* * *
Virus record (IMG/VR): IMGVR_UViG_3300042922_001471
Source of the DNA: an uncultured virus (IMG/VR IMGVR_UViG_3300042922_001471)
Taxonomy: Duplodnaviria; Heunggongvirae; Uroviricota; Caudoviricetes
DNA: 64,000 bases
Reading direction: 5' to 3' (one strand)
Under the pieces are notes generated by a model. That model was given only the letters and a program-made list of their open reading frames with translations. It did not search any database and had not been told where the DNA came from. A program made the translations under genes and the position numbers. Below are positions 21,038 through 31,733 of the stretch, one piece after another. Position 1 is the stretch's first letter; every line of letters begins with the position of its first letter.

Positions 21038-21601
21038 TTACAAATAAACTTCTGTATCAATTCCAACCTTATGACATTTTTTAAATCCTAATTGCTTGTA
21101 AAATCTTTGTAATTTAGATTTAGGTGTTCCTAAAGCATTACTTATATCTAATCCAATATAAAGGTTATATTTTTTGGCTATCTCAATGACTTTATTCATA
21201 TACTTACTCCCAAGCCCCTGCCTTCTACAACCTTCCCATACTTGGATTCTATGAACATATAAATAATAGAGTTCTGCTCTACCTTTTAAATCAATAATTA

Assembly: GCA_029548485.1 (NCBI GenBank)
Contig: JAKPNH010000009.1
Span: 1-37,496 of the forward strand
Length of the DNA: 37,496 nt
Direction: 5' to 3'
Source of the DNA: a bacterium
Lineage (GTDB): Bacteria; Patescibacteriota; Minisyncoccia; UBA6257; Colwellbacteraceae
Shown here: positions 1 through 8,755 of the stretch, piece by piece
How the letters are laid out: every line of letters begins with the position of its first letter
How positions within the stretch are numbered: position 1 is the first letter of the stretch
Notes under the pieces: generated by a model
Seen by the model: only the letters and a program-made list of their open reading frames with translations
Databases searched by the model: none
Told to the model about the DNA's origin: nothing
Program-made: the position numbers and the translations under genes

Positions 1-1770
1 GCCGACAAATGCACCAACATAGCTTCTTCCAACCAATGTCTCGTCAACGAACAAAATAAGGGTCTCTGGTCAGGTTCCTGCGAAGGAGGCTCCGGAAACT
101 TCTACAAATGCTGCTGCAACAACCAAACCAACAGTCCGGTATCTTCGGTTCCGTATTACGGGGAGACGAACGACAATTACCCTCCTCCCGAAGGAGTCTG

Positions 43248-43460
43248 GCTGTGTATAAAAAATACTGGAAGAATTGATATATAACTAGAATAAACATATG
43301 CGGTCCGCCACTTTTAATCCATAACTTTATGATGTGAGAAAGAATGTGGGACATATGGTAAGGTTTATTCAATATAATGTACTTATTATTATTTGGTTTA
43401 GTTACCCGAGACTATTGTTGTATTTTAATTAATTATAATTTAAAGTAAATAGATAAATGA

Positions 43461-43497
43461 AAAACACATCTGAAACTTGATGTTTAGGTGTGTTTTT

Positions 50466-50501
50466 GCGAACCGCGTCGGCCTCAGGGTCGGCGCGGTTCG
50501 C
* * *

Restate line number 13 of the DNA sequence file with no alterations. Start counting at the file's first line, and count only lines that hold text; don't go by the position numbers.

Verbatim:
Span: 1-37,496 of the forward strand